Then I read this article in Grist about just how well the kids in Berkeley are eating and what they are not eating. Do they eat a better diet and non-processed foods than other kids? Yes. But, even with all the advantages, frankly the kids still aren't eating as well as they could.

How can this be? I mean, school lunch is the evil cause in the media right now. Fix that, and we fix the problem, right?

Apparently not. Apparently there is a missing ingredient in this menu for change. It may be, just may be, that for kids' diets to change completely for the better, that change has to happen at home, too. And anywhere kids eat, really. Everywhere.

So, Edible Schoolyard, stay the course. I'm still envious. But here on the home front, I'm trying too. I'm trying really hard.

Wednesday, May 05, 2010


Alright, "duh," "whatever," and any other tween-tude such words are kind of banned around our house. But, I tell you, I am usually the first one to break the rule. There are just some things that demand, no, pester and beg for a bit of sarcasm.

Here's a few research studies that have just been published as "news." I have to ask, is old news, news? And how much did the study cost to tell us something we already knew? See for yourself.

What if we took all the money spent on studies to tell us what we already know and put it into school lunch and physical education programs? You know, fix the problem, not study it.

Tuesday, May 04, 2010

Say What?! Ads and Additives

Yeah. Life's real short if you are eating that every day ...

It's amazing how much I learn about food while I am driving. From gas station signs to billboards to radio ads.

Just today, I heard a commercial for a fast food establishment with their new tagline: "You know when it's real."

So, I figured I would do a little checking (not while I drove) and see just how "real" the food is at this particular chain. These items are among the ingredients in their sandwich buns, cheese sauce and chili.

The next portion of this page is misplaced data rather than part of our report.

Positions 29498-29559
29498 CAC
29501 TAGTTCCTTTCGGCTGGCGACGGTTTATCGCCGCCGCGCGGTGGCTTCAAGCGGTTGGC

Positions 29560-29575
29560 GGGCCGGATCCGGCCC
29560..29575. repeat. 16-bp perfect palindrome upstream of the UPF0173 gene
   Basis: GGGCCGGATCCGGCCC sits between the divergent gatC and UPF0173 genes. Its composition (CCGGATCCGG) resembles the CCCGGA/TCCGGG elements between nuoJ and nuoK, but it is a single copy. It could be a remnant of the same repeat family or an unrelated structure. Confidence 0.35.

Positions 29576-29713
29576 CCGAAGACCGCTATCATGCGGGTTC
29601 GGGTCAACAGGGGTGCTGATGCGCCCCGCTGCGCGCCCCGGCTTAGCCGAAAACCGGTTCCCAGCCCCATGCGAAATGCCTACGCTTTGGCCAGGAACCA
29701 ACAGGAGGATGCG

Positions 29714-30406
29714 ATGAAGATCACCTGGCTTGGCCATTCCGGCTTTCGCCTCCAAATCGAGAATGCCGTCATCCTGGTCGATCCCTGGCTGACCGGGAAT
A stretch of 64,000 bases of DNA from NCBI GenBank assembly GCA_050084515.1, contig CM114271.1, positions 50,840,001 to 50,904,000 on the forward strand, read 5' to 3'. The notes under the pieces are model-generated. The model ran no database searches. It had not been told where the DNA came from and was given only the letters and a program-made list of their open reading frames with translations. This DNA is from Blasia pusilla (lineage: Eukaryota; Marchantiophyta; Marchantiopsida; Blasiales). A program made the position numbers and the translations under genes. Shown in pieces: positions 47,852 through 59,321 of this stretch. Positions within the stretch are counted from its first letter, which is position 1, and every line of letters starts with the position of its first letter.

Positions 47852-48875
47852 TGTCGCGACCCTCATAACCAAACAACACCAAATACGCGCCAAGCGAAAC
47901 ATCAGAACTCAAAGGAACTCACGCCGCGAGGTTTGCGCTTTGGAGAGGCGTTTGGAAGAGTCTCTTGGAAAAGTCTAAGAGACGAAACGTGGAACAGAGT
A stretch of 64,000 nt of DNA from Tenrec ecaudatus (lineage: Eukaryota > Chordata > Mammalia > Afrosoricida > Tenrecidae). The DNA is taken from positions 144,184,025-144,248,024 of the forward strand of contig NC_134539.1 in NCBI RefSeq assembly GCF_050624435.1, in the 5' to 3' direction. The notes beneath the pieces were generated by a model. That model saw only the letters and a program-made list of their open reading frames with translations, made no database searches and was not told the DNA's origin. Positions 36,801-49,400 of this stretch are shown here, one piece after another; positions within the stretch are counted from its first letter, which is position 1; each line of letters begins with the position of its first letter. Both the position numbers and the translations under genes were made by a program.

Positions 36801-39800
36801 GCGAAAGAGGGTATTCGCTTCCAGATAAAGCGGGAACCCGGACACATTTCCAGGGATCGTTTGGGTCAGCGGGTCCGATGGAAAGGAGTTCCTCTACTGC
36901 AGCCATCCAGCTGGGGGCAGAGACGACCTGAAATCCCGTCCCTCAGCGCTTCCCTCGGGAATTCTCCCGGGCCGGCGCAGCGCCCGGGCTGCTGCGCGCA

Bun: High Fructose Corn Syrup, Yeast, sodium stearoyl lactylate, ascorbic acid, azodicarbonamide, mono and diglycerides, DATEM, calcium peroxide, calcium sulfate, L-cysteine, enzymes, ammonium sulfate, tricalcium phosphate, ammonium chloride, Modified Food Starch, Artificial Flavors, Gum Arabic, Calcium Carbonate, Calcium Propionate (preservative)

Cheddar Cheese Sauce: disodium phosphate, artificial color [yellow 5 and 6]) Modified Food Starch, Partially Hydrogenated Coconut Oil, Lactic Acid, Tricalcium Phosphate, Sodium Alginate, Sodium Caseinate (milk derivative), Calcium Gluconate, Xanthan gum, Disodium Inosinate, Dipotassium Phosphate, Sodium Tripolyphosphate, Monoglycerides, Soy Lecithin, DATEM, Sodium Silicoaluminate (anti-caking agent), Artificial Color (yellow 5 and 6).

Chili: disodium EDTA [preservative]), disodium inosinate & guanylate, xanthan gum, caramel color, malic acid, red 40, artificial flavor, silicon dioxide [anticaking agent]).

Yeah, I know when it's real. AND WHEN IT'S NOT.

If you are interested in knowing what's in your food, you can usually find the ingredients and nutrition information, including calories, for most chains through their web sites. Just a quick look can let you know what you are eating, real or not.

Of course, some of those ingredients are probably going to require a dictionary of sorts. Center for Science in the Public Interest created this fantastic, helpful guide to Food Additives.